Children who experience sub-optimal care during the early months of life are susceptible to hyper-responsiveness of the [hypothalamic–pituitary–adrenal axis]. Part of that responsiveness may include chronically elevated levels of cortisol which can become toxic to sensitive regions in the brain such as the hippocampus the limbic system which are involved in decision-making, and in understanding and expressing emotions.

Cortisol is the primary stress hormone. When someone’s brain is overloaded with it, they tend to make very bad decisions. In other words, there may be some genuine legitimacy to college students’ fears about being “triggered.” Perhaps they really are feeling triggered. Perhaps their childhoods did not include enough interactions with mom to help them develop that sense of felt safety that would foster resilience in the rest of their lives.

It is certainly the case that a weak attachment to parents damages a child for life, which includes both economic effects and social ones, such as (interestingly enough for those worried about millennials’ low rates of marriage) raising barriers to happy marriages: “The effects of attachment on behavioral and psychological problems have been seen to last into adolescence, and indeed in adult partnerships…Socio-emotional security also seems to play a role in adult partnerships and family formation. Problems of trust and fidelity were common issues for ‘fragile families.’” Self-regulation is also called “executive function,” and it’s crucial to academic success and being a well-adjusted person.

Is Economic Success Impoverishing Kids’ Emotions?

How, one might ask, is it possible that these kids, who have everything, cannot have a conversation without going into a tantrum? That’s what toddlers do, after all, not young adults. The upper half of high-school students are the ones entering college. These are kids who are far more likely to have come from middle-class and upper-class homes, to be living with their married, biological parents. Their families have more money, and liberal sociologists (but I repeat myself) have been harping on us for decades about how poor kids need “economic security.”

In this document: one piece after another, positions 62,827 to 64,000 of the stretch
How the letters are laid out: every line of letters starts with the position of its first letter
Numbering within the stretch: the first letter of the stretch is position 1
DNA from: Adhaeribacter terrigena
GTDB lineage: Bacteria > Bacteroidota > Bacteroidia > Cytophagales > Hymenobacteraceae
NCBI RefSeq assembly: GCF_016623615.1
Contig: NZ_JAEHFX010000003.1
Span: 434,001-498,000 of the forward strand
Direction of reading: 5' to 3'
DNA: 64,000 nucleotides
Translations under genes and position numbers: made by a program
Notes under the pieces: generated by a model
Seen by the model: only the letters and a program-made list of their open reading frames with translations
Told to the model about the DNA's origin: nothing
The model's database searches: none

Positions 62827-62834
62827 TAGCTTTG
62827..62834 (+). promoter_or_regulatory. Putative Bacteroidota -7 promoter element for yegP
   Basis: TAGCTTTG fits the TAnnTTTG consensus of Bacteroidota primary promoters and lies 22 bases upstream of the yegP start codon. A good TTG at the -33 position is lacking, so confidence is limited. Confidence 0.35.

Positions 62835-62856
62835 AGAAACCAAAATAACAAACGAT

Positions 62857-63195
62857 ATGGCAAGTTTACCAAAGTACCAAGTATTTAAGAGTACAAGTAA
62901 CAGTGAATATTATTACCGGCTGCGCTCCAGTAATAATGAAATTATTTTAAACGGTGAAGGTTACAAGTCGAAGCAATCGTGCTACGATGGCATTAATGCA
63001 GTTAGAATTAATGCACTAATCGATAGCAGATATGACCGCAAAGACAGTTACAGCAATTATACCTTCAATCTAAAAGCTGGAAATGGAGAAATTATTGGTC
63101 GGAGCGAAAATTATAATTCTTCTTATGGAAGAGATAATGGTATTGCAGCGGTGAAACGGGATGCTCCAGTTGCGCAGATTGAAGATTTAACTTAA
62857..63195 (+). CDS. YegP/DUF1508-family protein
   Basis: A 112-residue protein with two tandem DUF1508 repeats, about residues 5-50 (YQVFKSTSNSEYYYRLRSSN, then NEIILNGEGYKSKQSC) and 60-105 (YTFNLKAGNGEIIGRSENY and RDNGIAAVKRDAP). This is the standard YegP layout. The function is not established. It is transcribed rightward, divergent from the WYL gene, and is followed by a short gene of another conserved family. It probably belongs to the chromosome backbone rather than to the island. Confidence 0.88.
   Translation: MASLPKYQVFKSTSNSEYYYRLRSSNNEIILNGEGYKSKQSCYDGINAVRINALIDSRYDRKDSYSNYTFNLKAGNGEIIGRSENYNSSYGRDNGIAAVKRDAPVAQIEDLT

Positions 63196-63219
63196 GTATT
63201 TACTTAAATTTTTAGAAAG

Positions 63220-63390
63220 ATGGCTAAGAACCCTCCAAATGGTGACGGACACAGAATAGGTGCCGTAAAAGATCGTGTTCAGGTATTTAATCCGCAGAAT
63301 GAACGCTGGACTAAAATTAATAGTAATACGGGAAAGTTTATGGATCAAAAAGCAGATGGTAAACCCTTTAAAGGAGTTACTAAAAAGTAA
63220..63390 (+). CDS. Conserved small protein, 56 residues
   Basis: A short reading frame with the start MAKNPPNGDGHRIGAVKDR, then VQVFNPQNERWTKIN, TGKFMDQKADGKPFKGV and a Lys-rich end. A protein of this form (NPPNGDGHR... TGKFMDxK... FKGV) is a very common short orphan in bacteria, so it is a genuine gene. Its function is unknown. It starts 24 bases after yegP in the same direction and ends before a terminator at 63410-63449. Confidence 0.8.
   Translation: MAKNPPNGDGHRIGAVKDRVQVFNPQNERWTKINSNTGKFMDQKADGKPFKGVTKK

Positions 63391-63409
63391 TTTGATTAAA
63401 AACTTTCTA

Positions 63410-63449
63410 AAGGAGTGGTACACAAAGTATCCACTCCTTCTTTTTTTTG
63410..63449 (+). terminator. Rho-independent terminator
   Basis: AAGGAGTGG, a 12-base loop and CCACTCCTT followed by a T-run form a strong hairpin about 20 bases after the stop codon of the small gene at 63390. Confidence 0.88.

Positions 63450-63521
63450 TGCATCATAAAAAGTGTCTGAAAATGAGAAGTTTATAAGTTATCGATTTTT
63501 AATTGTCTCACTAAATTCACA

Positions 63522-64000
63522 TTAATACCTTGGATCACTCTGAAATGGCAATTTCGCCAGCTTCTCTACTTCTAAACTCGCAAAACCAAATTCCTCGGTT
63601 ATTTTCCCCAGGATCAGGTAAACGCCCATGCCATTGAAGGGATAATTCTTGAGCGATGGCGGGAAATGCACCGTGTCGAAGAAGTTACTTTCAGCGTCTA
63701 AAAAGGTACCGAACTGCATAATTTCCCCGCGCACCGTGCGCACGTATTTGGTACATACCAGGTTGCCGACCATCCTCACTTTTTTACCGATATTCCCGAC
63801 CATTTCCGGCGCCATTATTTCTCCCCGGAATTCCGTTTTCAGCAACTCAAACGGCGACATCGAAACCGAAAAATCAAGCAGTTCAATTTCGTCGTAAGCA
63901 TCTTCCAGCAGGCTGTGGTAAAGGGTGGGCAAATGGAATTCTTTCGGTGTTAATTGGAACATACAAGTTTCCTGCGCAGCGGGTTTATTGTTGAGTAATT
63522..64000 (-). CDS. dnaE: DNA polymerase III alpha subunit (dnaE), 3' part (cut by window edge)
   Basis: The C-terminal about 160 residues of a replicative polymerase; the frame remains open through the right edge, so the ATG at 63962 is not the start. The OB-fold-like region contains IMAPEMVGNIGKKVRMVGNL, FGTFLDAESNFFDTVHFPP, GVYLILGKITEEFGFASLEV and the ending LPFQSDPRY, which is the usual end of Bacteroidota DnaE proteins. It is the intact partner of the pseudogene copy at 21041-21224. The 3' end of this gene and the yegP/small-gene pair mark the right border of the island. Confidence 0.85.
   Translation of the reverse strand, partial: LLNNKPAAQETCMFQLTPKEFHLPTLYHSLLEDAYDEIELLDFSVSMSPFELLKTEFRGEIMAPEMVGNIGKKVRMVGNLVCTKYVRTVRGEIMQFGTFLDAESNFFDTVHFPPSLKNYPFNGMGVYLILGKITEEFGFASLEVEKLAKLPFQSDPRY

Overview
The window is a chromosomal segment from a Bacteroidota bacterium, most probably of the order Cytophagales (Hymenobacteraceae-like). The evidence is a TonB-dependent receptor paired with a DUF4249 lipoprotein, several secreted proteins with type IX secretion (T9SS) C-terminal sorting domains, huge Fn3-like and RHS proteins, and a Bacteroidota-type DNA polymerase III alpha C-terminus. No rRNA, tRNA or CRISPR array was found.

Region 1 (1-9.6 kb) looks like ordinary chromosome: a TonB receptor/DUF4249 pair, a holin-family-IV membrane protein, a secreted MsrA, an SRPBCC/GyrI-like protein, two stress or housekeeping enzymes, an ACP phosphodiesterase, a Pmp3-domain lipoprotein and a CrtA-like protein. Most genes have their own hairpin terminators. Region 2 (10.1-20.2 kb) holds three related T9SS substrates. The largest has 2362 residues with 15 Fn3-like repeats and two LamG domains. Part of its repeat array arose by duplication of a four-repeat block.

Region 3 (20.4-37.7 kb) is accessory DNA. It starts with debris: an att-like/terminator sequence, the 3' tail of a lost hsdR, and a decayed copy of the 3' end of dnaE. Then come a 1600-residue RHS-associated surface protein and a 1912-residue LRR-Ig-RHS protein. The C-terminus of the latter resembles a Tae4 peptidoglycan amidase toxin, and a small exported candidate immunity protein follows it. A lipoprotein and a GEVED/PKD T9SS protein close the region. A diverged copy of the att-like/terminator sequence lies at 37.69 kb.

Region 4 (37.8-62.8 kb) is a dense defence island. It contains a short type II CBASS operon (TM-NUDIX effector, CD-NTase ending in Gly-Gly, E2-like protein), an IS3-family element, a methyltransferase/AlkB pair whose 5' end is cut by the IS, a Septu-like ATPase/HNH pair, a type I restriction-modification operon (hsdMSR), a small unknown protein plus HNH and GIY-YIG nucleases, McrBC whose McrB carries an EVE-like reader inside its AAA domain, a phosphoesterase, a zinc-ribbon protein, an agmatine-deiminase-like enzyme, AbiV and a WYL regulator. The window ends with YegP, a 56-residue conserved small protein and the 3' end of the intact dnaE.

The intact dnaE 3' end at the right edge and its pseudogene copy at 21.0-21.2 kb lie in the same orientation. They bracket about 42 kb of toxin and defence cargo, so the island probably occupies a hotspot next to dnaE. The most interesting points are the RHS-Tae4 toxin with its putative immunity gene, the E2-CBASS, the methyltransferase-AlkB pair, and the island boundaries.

If a mother is not available to do all this highly necessary bonding and emotional regulation training, well, her kids lose out.

As true as that may be, children need emotional stability, too. They need to learn how to regulate their own emotions. The ability to delay gratification may be the number-one predictor for personal success (remember the marshmallow study?). It’s more important than money, in fact, and so is emotional resilience. And children, again, primarily learn these emotional skills from their parents. Columbia-trained psychologist Laura Markham has made a career of explaining how children pick up their emotional regulation ability from their parents.